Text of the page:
Stream plants

Most parts of Mangakotukutuku Stream are too turbid to support aquatic plants. However, some growths of the shade-tolerant native charophyte Nitella and the floating-leaved starwort (Callichtriche stagnalis) do occur in shallow margins. Filamentous algae and mosses are also present in some parts on stable substrates such as large rocks and logs.

Aquatic habitats

There are around 18 km of stream mapped in the Mangakotukutuku catchment. In addition to the three main branches which have rural headwaters, there are several small tributary streams that start in the suburbs and have varying levels of influence from stormwater drainage. Small seepages also occur throughout the gullies. These small streams and seepages can provide important habitat  for native species. 

Poor streambed stability has been identified as the major ecological stressor in the Mangakotukutuku, followed by lack of habitat cover and heavy metal contamination (Williamson 2001). Peak flows from stormwater along with rural runoff contribute to streambed instability and poor habitat quality. The main part of Mangakotukutuku Stream running through Sandford Park has particularly severe bank erosion and fine sediment build-up on the streambed.
Sediment build-up in mainstem

Water quality

Along with habitat quality, water quaity is a very important factor influencing the range of species that can live in the stream. The Mangakotukutuku has been monitored for water quality at Peacockes Road by Environment Waikato monthly since 1990 (Tulagi 2012). Two other major streams in Hamilton City, the Kirikiriroa and Waitawhiriwhiri, are also monitored for water quality.

See monitoring data on the Land and Water Aotearoa (LAWA) website

What is measured? How much is there?
based on annual
median values in 2005)
Is that good or bad? Is it going up or down? How does it compare to the two other major Hamilton streams?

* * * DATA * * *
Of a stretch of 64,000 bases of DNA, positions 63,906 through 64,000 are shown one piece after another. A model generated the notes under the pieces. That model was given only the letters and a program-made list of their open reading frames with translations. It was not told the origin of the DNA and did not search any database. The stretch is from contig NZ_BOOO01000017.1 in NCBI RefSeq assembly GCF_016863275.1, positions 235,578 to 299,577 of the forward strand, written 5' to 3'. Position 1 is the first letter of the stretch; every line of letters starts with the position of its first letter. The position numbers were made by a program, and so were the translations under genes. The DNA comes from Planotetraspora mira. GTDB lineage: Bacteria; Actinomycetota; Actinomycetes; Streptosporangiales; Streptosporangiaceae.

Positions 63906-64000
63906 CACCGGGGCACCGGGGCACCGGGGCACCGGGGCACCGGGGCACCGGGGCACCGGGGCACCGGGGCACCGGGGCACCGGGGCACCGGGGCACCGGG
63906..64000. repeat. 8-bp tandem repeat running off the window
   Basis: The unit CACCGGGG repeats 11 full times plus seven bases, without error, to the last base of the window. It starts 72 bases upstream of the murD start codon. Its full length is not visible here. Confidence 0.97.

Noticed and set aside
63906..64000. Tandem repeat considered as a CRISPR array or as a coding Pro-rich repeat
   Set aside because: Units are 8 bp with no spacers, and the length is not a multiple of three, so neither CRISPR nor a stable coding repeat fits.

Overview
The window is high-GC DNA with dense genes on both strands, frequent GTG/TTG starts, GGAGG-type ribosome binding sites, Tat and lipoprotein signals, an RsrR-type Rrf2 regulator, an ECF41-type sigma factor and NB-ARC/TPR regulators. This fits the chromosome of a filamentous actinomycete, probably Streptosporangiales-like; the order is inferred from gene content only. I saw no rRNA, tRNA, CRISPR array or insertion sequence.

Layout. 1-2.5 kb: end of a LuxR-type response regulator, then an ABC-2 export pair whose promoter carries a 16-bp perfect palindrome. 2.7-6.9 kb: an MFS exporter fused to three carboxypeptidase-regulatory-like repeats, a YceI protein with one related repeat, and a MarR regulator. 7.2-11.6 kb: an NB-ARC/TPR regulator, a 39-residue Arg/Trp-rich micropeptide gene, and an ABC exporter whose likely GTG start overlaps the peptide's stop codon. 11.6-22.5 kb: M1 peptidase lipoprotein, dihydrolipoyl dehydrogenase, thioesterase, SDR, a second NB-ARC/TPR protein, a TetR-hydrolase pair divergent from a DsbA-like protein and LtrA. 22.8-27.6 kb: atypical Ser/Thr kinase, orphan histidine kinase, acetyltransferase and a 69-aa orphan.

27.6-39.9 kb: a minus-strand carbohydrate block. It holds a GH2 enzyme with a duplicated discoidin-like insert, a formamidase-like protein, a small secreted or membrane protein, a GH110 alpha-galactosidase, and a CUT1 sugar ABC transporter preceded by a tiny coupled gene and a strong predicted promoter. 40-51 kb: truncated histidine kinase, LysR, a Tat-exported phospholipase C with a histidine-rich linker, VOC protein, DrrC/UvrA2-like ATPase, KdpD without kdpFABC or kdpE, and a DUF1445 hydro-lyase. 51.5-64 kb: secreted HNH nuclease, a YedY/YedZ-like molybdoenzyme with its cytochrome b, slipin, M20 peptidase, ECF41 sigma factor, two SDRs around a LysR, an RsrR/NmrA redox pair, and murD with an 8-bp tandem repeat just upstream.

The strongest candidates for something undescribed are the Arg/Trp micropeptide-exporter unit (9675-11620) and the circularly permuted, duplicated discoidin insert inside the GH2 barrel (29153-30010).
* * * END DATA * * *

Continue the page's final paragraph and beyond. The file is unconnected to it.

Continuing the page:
Turbidity  25 NTU Poor Stable Lowest
Water temperature 14.7oC OK Stable Similar
Dissolved oxygen 90%  OK Stable Highest
Water acidity (pH) 7.0 OK Going down Similar
Ammonia 0.72 g N/m3 OK Stable Lowest
Phosphorus 0.43 g/m3 Poor Going up Highest
Bacteria (E. coli) 1260 per 100 mL Poor Stable Highest

Turbidity - a measure of light scattering or light availability for plant growth; tells us something about how dirty the water is

Water temperature - measured using a thermometer; tells us how hot the water gets

Dissolved oxygen - amount of oxygen dissolved in the water as a percentage of oxygen saturated water; tells us whether there is enough oxygen for aquatic life

Water acidity - measure of whether the water is acid (pH below 7) or alkaine (pH above 7); water that is too acid or too alkaline can be bad for aquatic life

Ammonia - measure of ammoniacal nitrogen which can be toxic to fish in high concentrations

Bacteria (E. coli) - number of colony forming Escherichia coli bacteria in 100 mL of streamwater; tells us how polluted the water is from mammalian waste

Find out more about water quality and sources of contaminants in Mangakotukutuku Stream.